Results: In total, all P values were less than 0.05, demonstrating a positive causal link between hypertension and risk of erectile dysfunction in multiple MR methods, such as inverse-variant weighted (random and fixed effect) (OR 3.8315, 95% CI 2.3004–6.3817, P = 0.0085), maximum likelihood (OR 3.8877, 95% CI 2.3224–6.5081, P = 0.0085), weighted median (OR 4.9720, 95% CI 2.3645–10.4550, P = 0.0309), penalized weighted median (OR 4.9760, 95% CI 2.3201–10.6721, P = 0.0355), and MR-PRESSO (OR 3.6185, 95% CI 2.2387–5.8488, P = 0.0092). Sensitivity analysis detected no evidence of heterogeneity, pleiotropy, or outlier single nucleotide polymorphisms.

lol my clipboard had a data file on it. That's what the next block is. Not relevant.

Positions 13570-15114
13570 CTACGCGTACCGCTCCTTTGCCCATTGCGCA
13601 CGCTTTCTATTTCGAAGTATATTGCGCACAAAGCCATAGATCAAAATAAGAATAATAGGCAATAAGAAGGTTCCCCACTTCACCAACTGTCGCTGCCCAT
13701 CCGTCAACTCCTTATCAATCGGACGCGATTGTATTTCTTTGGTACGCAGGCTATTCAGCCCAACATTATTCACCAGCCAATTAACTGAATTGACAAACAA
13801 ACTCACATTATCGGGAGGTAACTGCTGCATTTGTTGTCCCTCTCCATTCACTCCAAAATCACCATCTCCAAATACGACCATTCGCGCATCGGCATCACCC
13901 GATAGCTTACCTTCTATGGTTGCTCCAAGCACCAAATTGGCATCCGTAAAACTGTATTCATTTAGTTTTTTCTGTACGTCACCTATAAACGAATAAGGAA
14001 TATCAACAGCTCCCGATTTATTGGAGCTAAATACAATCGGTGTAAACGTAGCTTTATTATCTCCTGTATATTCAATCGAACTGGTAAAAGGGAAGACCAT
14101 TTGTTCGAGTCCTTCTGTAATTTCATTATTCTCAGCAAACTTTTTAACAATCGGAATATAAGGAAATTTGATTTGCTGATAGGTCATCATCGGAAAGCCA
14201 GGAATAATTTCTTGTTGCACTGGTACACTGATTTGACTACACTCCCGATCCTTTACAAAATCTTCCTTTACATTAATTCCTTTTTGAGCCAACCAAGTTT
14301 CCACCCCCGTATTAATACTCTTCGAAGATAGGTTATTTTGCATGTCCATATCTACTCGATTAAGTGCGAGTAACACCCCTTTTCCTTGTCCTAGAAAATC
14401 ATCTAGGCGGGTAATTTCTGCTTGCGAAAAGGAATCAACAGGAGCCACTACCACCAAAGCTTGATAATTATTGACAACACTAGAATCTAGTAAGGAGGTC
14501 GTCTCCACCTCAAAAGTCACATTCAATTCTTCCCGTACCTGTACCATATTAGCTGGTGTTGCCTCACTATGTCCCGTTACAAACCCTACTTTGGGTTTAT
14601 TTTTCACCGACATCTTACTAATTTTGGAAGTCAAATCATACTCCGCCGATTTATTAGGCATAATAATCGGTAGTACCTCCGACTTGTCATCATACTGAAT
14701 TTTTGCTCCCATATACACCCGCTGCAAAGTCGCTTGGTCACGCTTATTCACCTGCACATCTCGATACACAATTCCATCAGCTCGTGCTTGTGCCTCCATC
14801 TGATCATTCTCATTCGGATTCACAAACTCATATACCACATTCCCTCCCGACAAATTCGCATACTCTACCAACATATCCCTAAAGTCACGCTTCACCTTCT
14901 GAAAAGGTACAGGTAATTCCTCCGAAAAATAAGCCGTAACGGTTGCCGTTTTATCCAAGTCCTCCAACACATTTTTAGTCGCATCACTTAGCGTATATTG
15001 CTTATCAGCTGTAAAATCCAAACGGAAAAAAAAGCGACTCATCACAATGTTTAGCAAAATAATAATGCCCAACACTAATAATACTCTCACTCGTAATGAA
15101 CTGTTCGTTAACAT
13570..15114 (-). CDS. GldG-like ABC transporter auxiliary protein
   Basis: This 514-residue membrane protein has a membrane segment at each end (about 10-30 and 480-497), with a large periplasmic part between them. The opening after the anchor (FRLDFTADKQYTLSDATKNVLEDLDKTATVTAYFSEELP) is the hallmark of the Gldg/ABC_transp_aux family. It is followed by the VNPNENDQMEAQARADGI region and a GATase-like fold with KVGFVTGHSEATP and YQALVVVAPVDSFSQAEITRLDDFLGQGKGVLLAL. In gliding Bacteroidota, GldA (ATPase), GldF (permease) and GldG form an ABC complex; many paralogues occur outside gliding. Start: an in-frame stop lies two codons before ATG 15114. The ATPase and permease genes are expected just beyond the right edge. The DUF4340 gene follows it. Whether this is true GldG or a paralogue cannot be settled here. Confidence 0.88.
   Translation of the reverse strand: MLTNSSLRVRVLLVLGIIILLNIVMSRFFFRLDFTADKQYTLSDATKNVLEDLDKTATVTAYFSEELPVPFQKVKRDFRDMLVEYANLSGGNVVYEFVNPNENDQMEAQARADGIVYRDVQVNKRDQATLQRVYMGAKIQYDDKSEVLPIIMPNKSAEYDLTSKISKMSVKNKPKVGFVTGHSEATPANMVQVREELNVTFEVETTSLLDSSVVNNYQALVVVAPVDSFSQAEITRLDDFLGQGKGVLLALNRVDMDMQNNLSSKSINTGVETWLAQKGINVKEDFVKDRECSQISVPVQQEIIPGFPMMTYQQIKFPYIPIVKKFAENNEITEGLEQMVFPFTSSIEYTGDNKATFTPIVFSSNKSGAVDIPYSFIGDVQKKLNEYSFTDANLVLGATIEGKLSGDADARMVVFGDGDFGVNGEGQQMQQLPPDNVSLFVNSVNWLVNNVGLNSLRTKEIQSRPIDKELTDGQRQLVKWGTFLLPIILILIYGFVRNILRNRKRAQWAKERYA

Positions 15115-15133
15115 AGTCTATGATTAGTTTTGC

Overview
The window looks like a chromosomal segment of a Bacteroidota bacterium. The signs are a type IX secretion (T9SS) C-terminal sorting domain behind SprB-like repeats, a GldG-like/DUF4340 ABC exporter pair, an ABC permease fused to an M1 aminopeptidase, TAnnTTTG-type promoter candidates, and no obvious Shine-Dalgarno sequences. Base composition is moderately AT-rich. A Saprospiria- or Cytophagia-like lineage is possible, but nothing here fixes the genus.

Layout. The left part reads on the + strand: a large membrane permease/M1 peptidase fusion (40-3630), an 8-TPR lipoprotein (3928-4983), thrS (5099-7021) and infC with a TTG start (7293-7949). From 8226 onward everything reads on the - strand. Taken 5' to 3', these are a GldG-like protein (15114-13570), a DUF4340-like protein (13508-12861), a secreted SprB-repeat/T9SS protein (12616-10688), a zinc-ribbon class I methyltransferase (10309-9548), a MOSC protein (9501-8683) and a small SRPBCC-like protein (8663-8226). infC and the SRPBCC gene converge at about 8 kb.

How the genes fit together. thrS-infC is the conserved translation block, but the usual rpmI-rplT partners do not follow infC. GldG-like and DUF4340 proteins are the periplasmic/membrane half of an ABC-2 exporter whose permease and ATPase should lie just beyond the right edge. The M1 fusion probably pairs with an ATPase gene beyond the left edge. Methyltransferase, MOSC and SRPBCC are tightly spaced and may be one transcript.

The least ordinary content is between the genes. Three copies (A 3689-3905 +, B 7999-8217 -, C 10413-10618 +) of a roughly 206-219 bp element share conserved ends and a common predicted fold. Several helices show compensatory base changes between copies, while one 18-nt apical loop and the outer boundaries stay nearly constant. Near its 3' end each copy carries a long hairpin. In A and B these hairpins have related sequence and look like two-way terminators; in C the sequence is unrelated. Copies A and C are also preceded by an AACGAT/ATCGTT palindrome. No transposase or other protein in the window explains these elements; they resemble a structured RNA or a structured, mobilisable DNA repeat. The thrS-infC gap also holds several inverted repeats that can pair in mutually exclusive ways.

Conclusion: The study revealed a positive causal link between the presence of hypertension and the risk of erectile dysfunction. More attention should be paid during the management of hypertension with the purpose of preventing erectile dysfunction or improving erectile function.